Meers, OK

meers_signSeveral folks had told me that if I planned on being anywhere near southern Oklahoma I had to stop at the Meers store, so I did. I wasn’t sure what to expect. From photos it seemed as though it was located miles and miles away from civilization. It was in a remote location, to be sure, but there was civilization within a mile or so. The parking area outside was full with tourists snapping pics in front the building. Clearly lots of people tell lots of other people that if they are traveling in the area they simply must stop here.

The inside has a run-down roadhouse feeling, the chairs slightly wobbly, and tables made of old wood. I sat down in one of several dining areas and ordered an iced-tea, cheeseburger and onion rings. Within a few minutes the waitress, clad in a Meers t-shirt, delivered my food in pie tin–the chosen platter for the burgers. So how was it?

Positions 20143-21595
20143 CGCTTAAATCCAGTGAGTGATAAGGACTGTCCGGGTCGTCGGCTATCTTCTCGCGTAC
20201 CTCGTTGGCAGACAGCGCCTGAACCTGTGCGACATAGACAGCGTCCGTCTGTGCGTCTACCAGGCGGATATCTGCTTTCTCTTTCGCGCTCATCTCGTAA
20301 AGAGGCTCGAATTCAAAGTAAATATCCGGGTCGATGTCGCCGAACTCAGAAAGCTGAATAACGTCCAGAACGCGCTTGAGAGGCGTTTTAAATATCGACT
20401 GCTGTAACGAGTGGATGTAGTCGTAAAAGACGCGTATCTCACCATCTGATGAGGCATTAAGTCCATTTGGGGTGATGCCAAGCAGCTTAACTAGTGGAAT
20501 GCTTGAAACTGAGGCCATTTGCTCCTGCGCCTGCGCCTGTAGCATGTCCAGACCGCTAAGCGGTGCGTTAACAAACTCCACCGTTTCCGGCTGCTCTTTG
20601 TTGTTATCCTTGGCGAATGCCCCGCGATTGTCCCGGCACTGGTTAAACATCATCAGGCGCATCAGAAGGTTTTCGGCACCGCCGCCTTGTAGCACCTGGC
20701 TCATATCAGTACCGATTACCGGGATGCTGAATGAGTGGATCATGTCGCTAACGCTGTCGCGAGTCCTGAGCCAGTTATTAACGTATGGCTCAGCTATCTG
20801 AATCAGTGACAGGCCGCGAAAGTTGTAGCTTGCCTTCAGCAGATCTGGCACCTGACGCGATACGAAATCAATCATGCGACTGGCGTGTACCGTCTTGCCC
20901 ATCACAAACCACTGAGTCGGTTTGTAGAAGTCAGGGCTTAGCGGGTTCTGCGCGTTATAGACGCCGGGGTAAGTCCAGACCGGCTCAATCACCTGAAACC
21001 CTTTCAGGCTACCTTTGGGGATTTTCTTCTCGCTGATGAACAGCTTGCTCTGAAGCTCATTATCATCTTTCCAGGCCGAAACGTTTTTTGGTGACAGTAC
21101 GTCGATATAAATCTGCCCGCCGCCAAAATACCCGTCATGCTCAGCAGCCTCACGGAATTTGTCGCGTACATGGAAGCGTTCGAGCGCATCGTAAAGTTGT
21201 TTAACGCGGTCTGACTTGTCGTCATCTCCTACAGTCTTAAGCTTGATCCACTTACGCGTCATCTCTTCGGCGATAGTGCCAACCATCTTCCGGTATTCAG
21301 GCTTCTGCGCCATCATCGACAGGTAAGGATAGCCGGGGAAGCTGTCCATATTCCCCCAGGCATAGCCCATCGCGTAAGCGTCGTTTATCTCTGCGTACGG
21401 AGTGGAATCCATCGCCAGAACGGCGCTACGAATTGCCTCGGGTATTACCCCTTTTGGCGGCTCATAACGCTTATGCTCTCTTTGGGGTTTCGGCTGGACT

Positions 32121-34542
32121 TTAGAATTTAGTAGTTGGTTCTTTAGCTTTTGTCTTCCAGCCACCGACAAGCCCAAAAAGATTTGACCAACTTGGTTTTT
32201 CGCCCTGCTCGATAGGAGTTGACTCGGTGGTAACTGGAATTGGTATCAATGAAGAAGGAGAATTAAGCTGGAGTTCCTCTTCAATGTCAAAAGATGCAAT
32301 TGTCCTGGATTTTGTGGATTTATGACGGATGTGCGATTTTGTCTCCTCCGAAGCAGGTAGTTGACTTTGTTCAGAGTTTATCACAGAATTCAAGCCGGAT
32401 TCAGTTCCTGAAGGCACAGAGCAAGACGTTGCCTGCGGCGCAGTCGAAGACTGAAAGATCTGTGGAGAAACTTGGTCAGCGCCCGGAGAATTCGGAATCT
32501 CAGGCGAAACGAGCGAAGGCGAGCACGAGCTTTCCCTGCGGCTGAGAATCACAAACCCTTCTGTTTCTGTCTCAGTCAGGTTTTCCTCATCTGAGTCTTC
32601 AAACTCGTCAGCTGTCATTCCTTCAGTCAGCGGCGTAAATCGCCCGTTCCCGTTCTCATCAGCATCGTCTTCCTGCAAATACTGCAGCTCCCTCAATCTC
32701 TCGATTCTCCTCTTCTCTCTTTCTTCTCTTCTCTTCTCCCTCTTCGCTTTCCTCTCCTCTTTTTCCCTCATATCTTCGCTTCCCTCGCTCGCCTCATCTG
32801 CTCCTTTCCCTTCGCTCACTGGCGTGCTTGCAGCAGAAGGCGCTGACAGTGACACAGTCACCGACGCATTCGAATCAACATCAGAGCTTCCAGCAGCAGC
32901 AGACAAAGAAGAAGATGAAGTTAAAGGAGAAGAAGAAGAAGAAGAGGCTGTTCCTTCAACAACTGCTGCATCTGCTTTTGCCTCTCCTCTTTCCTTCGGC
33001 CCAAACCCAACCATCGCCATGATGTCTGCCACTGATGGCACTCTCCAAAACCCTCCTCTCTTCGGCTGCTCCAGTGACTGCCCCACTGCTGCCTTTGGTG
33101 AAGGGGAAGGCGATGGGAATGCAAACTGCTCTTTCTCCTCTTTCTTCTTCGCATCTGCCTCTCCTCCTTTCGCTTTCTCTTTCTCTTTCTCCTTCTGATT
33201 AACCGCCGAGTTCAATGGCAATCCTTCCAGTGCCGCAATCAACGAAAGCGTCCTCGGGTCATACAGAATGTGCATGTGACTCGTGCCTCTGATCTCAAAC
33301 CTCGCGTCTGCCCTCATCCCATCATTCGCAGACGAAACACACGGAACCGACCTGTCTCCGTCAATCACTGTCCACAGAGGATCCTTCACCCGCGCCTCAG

It was good, delicious. But was it drive-several-hours-out-of-your-way good? Hmmm, that’s where I think it fell short. The burger was full of flavor and juicy, but frankly I’ve had other delicious burgers in my time. The onion rings are beer battered and extremely rich. I couldn’t finish my plate–there was simply too much food.

Bottom line, if you’re nearby, you should stop for a taste of the locally raised longhorn and to see a little piece of history.


One of the diners was kind enough to take a photo of me in front of the restaurant. He was there with his wife and told me they had just moved to Oklahoma andwere  getting to know their new state. He also informed me that the first parking meter was installed in Oklahoma City, hence the reason he suggested I stand in front of the now-defunct meter for the photo.

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